It is an idea that would have caught on. It would have selected for more nuanced communication, and may thus have facilitated the origin of what we now know of as human language and symbolic processing.

So when you are eating your Thanksgiving dinner this year, most of which will be cooked, look around at the people at the table and, briefly, imagine them to be chimps. Then go back to your meal and try to put all those thoughts aside…

Comments

  1. #1 Mary Aloyse Firestone
    Massachusetts
    November 24, 2013

    I read and recommended the book several years ago. Since then a bout of oral cancer , loss of dentition due to radiation therapy, and a years-long regime of liquids have led to even more appreciation of diet technology. Ownership of a Vita-mix is a far cry from the needs of my ancient ancestors. Of course by now, at 71, I’ve already lived to an age that would have been unthinkable millennia ago, but that has not diminished my appreciation and gratitude for the creativity of the Old Ones.

  2. #2 Lars
    November 24, 2013

    Greg, Lars Werdelin has an article in the latest Scientific American about the timing of large carnivore extinction in Africa (actually, more precisely, a pronounced and permanent drop in species diversity) and the apparent adoption of hunting by hominids. Does this fit with the proposed timing of the advent of cooking?

  3. #3 Pierce R. Butler
    November 24, 2013

    The total number of calories in the natural environment that become available to an ape that can cook goes up by orders of magnitude.

    Miscellaneous tangents:

    * “Cooking” when first invented involved either dropping something into fire/coals or skewering it with a stick to pass it over/through flames, no? Works great for bigger pieces of meat, not so much for gathered seeds, leaves, roots, grubs, eggs, small animals…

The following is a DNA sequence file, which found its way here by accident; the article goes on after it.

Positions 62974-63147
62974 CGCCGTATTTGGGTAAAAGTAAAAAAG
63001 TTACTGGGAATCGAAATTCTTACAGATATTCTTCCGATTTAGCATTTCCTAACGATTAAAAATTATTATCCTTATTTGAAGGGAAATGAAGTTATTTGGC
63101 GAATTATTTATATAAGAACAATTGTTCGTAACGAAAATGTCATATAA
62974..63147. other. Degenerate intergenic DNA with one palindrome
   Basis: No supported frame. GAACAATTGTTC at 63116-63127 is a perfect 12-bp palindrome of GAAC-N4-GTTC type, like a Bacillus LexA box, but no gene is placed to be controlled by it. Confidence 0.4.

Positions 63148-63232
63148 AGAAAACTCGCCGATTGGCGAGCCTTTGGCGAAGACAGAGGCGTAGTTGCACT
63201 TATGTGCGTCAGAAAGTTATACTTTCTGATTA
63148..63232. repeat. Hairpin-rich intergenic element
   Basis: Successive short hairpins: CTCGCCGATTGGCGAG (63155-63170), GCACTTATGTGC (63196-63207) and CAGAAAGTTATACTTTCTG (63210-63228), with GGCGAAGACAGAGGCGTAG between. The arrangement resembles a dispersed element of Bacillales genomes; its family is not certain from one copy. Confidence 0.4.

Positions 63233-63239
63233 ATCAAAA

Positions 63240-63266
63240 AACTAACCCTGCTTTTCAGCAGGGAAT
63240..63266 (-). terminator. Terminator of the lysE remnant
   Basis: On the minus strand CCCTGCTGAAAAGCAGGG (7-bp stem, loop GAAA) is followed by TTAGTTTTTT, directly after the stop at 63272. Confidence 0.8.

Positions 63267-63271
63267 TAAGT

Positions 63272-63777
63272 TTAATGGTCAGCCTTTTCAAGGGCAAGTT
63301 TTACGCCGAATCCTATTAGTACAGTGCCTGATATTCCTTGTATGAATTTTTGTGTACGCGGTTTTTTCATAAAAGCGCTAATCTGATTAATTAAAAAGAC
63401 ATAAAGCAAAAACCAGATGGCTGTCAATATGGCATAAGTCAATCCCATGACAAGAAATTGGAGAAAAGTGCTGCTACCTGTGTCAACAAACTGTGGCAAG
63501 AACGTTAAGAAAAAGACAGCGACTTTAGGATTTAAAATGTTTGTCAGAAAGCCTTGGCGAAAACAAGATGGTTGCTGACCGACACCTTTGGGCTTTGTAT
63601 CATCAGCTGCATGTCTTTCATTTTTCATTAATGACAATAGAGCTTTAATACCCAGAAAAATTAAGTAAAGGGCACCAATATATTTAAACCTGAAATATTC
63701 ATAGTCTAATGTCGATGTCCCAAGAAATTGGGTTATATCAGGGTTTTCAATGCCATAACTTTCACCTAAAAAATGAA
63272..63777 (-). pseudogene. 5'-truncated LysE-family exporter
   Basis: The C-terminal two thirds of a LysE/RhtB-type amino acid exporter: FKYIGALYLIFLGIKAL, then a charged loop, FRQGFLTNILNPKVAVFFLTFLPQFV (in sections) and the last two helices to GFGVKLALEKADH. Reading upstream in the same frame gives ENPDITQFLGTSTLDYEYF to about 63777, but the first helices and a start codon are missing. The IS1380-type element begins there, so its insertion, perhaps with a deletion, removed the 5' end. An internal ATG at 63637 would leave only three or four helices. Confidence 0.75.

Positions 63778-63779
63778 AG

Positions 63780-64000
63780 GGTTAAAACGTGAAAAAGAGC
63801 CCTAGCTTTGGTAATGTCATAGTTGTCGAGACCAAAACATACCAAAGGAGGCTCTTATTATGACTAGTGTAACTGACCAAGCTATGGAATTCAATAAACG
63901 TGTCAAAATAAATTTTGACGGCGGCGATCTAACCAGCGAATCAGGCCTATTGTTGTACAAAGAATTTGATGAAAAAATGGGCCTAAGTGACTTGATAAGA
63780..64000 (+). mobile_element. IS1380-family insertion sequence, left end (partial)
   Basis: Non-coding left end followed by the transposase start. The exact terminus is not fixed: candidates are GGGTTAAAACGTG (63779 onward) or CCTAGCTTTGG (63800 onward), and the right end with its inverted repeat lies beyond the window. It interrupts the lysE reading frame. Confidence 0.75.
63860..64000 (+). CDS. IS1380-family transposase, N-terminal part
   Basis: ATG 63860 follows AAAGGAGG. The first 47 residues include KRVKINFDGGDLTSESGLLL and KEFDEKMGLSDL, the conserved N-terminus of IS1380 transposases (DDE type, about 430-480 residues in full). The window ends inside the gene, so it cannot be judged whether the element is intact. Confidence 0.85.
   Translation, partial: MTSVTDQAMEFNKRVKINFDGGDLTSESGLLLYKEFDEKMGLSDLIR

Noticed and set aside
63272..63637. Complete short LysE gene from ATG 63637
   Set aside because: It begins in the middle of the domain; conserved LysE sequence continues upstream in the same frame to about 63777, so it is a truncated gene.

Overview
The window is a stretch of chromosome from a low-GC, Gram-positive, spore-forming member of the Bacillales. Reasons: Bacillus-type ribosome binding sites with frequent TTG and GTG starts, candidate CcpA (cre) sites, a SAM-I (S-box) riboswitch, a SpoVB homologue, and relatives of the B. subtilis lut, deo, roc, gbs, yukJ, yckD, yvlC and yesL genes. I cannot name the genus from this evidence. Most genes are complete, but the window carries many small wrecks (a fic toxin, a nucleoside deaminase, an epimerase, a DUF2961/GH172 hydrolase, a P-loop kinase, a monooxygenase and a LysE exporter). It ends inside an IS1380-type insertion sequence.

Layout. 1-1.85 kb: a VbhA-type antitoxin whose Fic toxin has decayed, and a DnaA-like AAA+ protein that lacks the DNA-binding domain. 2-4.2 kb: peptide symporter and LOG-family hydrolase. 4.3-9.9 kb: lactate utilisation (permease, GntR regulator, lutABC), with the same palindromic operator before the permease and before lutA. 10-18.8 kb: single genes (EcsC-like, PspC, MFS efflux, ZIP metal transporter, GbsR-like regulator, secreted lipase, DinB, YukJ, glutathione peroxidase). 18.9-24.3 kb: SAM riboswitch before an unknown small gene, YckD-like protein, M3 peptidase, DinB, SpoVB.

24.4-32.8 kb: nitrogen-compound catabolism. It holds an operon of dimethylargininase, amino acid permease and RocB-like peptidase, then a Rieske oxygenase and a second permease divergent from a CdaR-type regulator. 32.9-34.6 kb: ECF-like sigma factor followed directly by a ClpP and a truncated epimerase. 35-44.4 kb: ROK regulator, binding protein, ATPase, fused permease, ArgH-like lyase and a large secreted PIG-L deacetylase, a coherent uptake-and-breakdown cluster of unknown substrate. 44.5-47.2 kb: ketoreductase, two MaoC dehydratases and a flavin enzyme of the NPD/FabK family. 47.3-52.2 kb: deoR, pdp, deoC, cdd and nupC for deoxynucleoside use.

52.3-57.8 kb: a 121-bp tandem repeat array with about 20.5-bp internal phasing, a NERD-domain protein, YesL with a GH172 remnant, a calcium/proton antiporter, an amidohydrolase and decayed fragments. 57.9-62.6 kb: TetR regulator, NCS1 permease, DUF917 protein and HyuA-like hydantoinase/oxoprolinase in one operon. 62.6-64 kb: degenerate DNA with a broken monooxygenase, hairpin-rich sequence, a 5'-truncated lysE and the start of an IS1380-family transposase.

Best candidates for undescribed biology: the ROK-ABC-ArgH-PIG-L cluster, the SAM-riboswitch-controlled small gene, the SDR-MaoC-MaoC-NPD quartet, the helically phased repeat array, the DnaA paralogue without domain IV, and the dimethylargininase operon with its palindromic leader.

* Cooking-quality pottery must have taken generations of acute r&d frustration. The payoff to a gathering economy from being able to make a soup of readily scrounged edibles must have been revolutionary.

    * Anywhere with a lot of tubers, the baked-in-mud technique would likely be discovered not long after the invention of campfires. No doubt Africa has at least its share of tubers, but that benefit could only occur after fire-using was established.

    * How much advantage would keeping a nice bright fire going at night add up to in terms of predation prevention? Or a nice smoky fire as insect deterrent?

    * How much benefit came from cooking as a calorie catalyst as compared to parasite prevention?

    * Field observations suggest tendencies to gather around and stare at fires has been strongly selected for during multiple generations of Homo (semi)sapiens.

  4. #4 Greg Laden
    November 24, 2013

    I didn’t mention it in this post but we postulated based on earlier work that tubers and roots etc would be among the first things cooked. Seeds, eggs, etc. don’t need to be cooked. Small animals are easily cooked on a fire with no extra instruments.. I’ve eaten plenty of small rodents, song birds, and bats cooked that way.

    (On the same page I pointed to you can see research on tubers that relates.)

    Fires don’t scare away predators in my experience. At all. Archaeologists have long suggested that this is a role of fire but this is wishful thinking. As a calorie catalist fire has potential (see the Wrangham et all paper).

    Lars: I’ll have to look at that timing.

  5. #5 G
    California USA
    November 25, 2013

    Cooking also kills bacteria and other food-borne infectious agents and parasites. Disposal of food wastes in fire, such as by throwing the inedible (to humans) parts of food plants and animals into a fire, also renders them unsuitable for use by flies and rodents.

    These factors would have produced changes in disease and mortality patterns over time. Are there any archaeological data on that?

  6. #6 G
    California USA
    November 25, 2013

    It also occurs to me that the advent of fire would have led to the at-first accidental burning of plants that happened to be poisonous or psychoactive. This would have had to produce the impression that an “unseen force” was striking people dead, making them sick, or giving them visions: an unseen force entirely different to that unleashed by eating the respective plants.